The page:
ASIC can make such determinations where:

  • in relation to electronic communication of the document, it considers it may be unreasonable to expect the entity to give the document in a physical form because of a situation beyond that entity’s control; and/or
  • in relation to extensions of time, it considers it may be unreasonable to expect the entity to give the document within the original time because of a situation beyond that entity’s control.

Such determinations may be subject to conditions and will expire 12 months after they commence, unless repealed earlier.


3  Changes to continuous disclosure laws 

3.1  Summary of the changes

Temporary COVID-19 measures amended continuous disclosure laws under the Corporations Act from May 2020 to March 2021. These measures have now been made permanent by the Bill.

The Bill introduces a new civil penalty provision under which a listed entity will only incur civil liability for breaching continuous disclosure obligations if the entity knows, or is reckless or negligent with respect to whether the information would, if it were generally available, have a material effect on the price or value of the entity’s securities (section 674A). This also applies to any person involved in the contravention.

This replaces the existing “reasonable person” expectation of materiality under section 674 of the Corporations Act in relation to civil liability (i.e. currently, a civil breach arises where, amongst other requirements, a reasonable person would expect the information to have a material effect on the price or value of the entity’s securities).

The amendments also provide that entities and officers are not liable for misleading and deceptive conduct (in circumstances where the continuous disclosure obligations have been contravened) unless the requisite mental element has been proven.

The new continuous disclosure laws will apply to conduct engaged in on or after those amendments commence. You can find further details on these reforms in our earlier alert, here.

3.2  Review of the reforms

The Bill was amended after it was tabled in the Senate to introduce a process by which the effects of the continuous disclosure reforms could be assessed in the future.

This amendment means within six months of the two-year anniversary of the commencement of the Bill, the Treasurer must cause an independent review of these amendments (to be tabled in each House of Parliament within 15 sitting days of the report being given to the Treasurer).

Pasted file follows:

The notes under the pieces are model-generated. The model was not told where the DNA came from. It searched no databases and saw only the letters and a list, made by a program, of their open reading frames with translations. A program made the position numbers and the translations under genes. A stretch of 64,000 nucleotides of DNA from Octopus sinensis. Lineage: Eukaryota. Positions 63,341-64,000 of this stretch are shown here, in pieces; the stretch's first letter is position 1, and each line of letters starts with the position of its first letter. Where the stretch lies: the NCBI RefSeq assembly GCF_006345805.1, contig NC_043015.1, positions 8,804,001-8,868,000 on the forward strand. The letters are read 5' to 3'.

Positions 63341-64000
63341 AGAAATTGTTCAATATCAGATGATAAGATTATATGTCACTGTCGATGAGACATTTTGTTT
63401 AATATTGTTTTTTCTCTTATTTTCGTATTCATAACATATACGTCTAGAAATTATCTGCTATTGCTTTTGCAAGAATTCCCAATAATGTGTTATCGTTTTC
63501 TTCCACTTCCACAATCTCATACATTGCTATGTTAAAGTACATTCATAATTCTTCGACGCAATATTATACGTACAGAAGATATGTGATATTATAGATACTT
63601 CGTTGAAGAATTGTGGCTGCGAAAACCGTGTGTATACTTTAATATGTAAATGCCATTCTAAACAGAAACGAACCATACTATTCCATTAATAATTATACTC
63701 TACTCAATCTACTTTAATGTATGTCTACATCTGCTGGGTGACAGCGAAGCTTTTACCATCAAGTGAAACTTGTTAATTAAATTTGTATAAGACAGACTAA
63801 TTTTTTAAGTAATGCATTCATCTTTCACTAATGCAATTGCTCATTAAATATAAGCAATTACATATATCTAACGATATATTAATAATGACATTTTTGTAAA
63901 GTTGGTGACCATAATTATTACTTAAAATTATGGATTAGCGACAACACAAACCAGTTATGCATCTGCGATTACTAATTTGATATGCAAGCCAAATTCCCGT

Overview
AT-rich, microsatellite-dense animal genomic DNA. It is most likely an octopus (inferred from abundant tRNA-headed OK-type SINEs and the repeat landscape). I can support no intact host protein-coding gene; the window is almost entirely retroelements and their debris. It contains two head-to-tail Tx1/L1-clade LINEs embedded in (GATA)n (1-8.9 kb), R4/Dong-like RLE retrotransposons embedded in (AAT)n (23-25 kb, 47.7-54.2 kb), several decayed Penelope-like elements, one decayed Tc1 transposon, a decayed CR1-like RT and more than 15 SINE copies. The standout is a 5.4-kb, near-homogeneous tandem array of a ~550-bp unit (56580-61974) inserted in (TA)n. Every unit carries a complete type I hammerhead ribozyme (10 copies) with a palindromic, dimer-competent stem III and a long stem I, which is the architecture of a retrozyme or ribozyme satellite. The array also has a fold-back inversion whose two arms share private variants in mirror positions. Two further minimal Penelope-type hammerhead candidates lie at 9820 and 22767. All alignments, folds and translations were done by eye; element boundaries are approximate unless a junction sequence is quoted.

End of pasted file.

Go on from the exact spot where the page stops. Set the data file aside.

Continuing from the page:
The Government is required to respond to the review, and publish its response on the Department’s website as soon as practicable, and in any event, within three months after the report is first tabled.

If the Treasurer does not comply with this process, the continuous disclosure amendments cease to have effect.

3.3  Implications

The Bill heightens the bar to make out a civil contravention of continuous disclosure obligations under the Corporations Act. The rationale behind the changes is to “strike the right balance” between keeping the market informed and giving certainty to entities and directors (in light of increasing regulatory, class action and insurance costs).

Potential improvements in directors’ and officers’ insurance costs may arise as a result of these reforms. However, the true practical effect of these changes will remain to be seen, including their effect on class action risk.

In any event, care and caution by listed entities and their directors and officers must still be exercised. It is important to keep in the mind that the amendments do not affect the ability of the Commonwealth to prosecute criminal continuous disclosure breaches or ASIC’s ability to issue infringement notices and undertake non-penalty proceedings without fault. The Bill does not affect the application of ASX Listing Rules 3.1 and 3.1A, which continue to apply.